The Royal Australian Air Force fleet of C-27Js can now drop small containers and deliver emergency supplies to people stranded at sea.
The No. 35 Squadron, based at RAAF Base Amberly, operates a fleet of 10 C-27J Spartan aircraft, the first of those arrived in Australia in 2015. The multi-mission military transport aircraft complements the larger C-17 Globemaster III and C-130J Super Hercules within the Australian air mobility fleet, conducting a wide variety of missions which span from the airlift of cargo loads, to the airdrop of paratroops, to the aeromedical evacuation and SAR support.
Noteworthy, the latter has been recently extended with the addition of the capability to airdrop Compact Rescue Systems (CRS). The CRS is a compact air-sea rescue kit that can be filled with life-saving medicine, food, radio or even part of an engine. It is attached to a floating buoy and dropped at low altitude near the target.
The certification of the new capability was achieved after a testing campaign conducted throughout June and July 2020. A Test and Evaluation Team from Aircraft Research and Development Unit (ARDU) and aircrew from No. 35 Squadron carried out a trial in the waters off the Gold Coast, Queensland, that also saw the involvement of a PC-21 aircraft, that flew as a chase plane for the testing team, and a Marine Coast Guard unit, that supported the tests from the surface, retrieving both the CRS and providing additional drop reports.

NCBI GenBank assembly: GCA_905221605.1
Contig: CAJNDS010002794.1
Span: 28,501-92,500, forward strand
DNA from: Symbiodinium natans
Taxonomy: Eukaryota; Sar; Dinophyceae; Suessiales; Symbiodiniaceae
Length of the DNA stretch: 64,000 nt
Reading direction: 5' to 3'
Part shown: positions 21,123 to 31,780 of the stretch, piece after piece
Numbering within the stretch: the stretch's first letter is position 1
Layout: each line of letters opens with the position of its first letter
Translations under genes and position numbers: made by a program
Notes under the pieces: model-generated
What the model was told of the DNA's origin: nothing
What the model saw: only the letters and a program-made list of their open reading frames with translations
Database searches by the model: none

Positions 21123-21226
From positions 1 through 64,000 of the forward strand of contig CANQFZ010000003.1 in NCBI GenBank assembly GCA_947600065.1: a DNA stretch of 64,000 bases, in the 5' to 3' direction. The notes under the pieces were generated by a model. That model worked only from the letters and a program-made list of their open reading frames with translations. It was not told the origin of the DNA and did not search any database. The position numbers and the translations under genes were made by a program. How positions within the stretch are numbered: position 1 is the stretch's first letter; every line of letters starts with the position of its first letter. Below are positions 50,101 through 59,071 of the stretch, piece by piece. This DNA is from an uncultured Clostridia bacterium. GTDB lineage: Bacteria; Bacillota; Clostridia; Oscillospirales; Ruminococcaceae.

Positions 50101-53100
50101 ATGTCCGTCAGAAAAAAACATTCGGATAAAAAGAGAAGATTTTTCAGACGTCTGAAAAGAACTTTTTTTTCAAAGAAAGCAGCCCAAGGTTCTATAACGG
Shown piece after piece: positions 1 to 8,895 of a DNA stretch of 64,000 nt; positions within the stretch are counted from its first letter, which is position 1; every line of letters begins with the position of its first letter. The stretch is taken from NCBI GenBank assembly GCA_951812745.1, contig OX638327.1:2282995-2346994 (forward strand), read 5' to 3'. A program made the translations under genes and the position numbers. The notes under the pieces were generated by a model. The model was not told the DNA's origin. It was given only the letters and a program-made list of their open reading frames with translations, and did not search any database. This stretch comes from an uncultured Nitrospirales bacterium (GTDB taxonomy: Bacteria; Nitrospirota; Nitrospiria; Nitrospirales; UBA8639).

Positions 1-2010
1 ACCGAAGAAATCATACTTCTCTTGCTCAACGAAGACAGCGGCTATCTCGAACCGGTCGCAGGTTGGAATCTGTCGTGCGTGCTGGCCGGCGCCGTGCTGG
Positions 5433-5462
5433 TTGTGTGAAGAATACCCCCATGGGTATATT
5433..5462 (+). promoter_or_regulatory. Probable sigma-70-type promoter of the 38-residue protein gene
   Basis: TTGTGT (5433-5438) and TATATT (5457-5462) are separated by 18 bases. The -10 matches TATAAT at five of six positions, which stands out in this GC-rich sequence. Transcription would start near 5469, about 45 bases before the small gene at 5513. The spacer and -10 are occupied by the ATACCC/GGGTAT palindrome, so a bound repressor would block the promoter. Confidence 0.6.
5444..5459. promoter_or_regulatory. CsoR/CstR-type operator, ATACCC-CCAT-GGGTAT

While the airdrop of compact rescue kits was not an initial requirement for the RAAF, the addition of such a capability once again highlights the flexibility of the asset and proves how the C-27J has continued to evolve, offering a wider range of missions to cope with different requirements and unexpected challenges.
For instance, we have recently reported about the testing conducted by Leonardo to integrate ATIs (Air Transit Isolators) Biocontainment Systems and turn the Spartan into a flying ICU (Intensive Care Unit) for Covid-19 patients. We have also explained how C-27J Spartans in service with the air forces of nine countries have been used throughout the pandemic, to repatriate citizens unable to travel home; to transport highly infectious patients in special bio-containment stretchers; to carry teams of medical specialists, critical medical equipment and protective devices, conducting critical support missions across Europe, Latin America and the US.
Worth of remark is also the trial successfully carried out by the Italian Air Force, to extend its FARP (Forward Arming and Refueling Point) capability by airdropping special fuel containers from the C-27J.